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From Qing Lan <>
Subject Re: Feedback request for new Java API
Date Fri, 28 Sep 2018 00:22:12 GMT
I would like to loop this back a layer. Current, there is a discussion in the MXNet Scala community
on the ways to implement the Java APIs. Currently there are two thoughts:

1. Make Scala Java Friendly (Create Java compatible methods in the Scala Class. such as NDArray
with Java compatible constructor)
2. Make Java friendly wrappers in Scala (Andrew's explanation below)

The first approach require minimum input from our side to implement however bring user a bunch
of useless api they may not want to use. It also makes Scala package heavier. The good thing
is these two packages require minimum maintenance cost. As a tradeoff, if any time in the
future we want to make Java big (make Java as the primary language supported by MXNet), then
the migration from Scala to Java will be harmful. Spark consider this carefully and decide
not to change much on their Scala code base to make it more Java.

The second approach will make unique NDArray, Shape, Context and more. The good thing about
this is we can always holds a version control on Java. Some breaking changes on Scala may
not influence much on Java. It did the best way to decouple the module and good for us to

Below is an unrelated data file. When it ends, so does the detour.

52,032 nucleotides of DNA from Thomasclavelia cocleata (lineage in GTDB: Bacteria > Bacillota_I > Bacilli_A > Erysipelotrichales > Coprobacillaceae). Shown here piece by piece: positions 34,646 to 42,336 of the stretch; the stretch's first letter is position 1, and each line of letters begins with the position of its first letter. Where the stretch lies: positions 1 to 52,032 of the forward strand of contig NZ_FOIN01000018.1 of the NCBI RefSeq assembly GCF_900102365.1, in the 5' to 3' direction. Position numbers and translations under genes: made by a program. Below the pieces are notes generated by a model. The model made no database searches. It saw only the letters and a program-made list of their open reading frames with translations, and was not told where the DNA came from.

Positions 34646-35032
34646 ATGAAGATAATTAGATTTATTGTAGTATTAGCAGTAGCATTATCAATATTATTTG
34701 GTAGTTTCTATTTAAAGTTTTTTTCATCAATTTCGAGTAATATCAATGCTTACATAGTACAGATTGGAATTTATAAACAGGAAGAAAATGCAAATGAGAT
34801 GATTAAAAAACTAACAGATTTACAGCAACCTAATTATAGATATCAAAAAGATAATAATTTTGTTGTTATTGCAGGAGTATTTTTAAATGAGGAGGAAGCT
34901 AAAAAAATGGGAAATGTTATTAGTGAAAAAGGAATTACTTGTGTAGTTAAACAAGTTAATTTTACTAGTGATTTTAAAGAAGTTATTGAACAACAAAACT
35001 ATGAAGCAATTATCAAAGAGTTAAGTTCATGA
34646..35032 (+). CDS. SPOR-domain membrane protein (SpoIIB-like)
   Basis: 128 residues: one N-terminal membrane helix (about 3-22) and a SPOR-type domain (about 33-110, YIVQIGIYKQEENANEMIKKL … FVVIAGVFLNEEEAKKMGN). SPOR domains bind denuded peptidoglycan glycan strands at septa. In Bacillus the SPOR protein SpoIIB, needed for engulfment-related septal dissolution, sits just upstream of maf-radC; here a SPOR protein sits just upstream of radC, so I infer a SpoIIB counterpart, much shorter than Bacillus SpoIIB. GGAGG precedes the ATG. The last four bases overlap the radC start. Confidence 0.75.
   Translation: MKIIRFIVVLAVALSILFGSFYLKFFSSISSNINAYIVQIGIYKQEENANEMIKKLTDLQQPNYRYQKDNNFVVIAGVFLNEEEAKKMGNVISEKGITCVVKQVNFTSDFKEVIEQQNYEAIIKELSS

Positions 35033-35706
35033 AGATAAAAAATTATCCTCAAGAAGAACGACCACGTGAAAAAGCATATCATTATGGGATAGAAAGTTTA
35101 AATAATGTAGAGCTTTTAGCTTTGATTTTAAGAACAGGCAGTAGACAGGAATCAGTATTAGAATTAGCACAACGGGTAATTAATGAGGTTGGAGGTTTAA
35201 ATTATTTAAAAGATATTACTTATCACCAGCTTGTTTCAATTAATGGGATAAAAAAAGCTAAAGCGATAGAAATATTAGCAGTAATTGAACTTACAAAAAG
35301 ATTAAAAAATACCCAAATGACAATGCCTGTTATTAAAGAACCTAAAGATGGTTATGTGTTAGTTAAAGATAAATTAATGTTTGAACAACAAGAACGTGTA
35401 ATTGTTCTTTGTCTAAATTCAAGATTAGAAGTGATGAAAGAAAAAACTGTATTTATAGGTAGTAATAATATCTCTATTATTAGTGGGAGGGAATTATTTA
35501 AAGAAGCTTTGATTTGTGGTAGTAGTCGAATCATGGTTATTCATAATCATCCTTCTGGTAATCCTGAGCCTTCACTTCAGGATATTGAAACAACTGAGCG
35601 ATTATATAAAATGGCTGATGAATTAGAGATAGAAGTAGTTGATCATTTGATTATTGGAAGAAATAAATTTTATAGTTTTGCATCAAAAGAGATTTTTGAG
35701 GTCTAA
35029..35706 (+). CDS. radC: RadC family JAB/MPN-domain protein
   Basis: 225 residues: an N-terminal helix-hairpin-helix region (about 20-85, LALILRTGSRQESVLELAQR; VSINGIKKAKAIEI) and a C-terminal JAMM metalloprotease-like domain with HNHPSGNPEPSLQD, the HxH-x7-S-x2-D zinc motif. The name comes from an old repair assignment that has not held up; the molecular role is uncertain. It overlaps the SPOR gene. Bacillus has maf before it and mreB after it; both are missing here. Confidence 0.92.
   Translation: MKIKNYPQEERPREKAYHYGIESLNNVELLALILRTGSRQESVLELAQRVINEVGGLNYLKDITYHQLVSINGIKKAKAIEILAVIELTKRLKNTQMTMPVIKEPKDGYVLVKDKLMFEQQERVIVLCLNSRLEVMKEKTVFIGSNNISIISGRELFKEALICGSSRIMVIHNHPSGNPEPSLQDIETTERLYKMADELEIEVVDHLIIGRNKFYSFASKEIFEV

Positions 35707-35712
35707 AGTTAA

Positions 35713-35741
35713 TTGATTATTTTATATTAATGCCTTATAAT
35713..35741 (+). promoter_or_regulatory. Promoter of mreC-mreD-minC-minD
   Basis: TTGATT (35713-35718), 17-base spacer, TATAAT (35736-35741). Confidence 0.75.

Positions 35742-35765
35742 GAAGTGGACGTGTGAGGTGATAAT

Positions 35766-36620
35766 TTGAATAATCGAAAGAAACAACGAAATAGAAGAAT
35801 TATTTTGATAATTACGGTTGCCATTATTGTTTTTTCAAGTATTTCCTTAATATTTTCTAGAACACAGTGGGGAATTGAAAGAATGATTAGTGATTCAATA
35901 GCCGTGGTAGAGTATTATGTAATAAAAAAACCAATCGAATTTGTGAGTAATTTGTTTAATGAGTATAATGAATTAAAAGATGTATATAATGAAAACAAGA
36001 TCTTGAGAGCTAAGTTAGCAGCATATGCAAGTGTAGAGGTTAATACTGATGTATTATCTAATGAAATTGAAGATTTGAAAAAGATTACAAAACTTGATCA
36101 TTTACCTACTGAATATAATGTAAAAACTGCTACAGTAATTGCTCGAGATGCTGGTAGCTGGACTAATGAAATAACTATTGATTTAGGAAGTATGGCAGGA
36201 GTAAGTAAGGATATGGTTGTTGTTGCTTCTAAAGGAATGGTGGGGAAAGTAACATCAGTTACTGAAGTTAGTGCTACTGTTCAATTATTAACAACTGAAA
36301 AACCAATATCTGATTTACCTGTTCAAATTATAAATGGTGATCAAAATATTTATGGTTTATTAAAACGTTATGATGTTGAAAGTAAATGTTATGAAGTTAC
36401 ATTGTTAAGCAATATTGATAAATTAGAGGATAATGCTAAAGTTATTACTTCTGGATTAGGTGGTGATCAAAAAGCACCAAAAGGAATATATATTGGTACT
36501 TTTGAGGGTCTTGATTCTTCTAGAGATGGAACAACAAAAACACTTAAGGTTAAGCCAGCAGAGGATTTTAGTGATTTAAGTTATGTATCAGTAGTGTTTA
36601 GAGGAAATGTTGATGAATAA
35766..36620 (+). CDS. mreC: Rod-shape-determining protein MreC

build unique pipeline for Java. The bad thing with this design is the maintenance cost as
we need to keep two code bases, but it also make Java side easy to change to make it better
compatible with users.


´╗┐On 9/27/18, 3:25 PM, "Andrew Ayres" <> wrote:

    Currently, we're working to implement a new Java API and would like some
    feedback from the community on an implementation detail. In short, the new
    Java API will use the existing Scala API (in a manner similar to how the
    current Clojure API works). This basically means that we're making Java
    friendly wrappers to call the existing Scala API.
    The feedback we're looking for is on the implementation of NDArray. Scala's
    NDArray has a significant amount of code which is generated via macros and
    we've got two viable paths to move forward:
    1.) Change the macro to generate Java friendly methods  - To do this we'll
    modify the macro so that the generated methods won't have default/optional
    arguments. There may also have to be some changes to parameter types to
    make them Java friendly. The big advantage here is that ongoing maintenance
    will easier. The disadvantages are that we'll be changing the existing
    Scala NDArray Infer API (it's marked experimental) and Scala users will
    lose the ability to use the default and optional arguments.
    2.) Leave the existing macro in place and add another which generates a
    Java friendly version - The biggest issue here is that we'll be doubling
    the number of macros that we've got to maintain. It'll become even more
    overhead once we start expanding the Java API with more classes that use
    generated code like this. The advantages are that the existing Scala
    NDArray Infer API would remain unchanged for Scala users and that the new
    macro could be optimized to give the best possible experience to the Java

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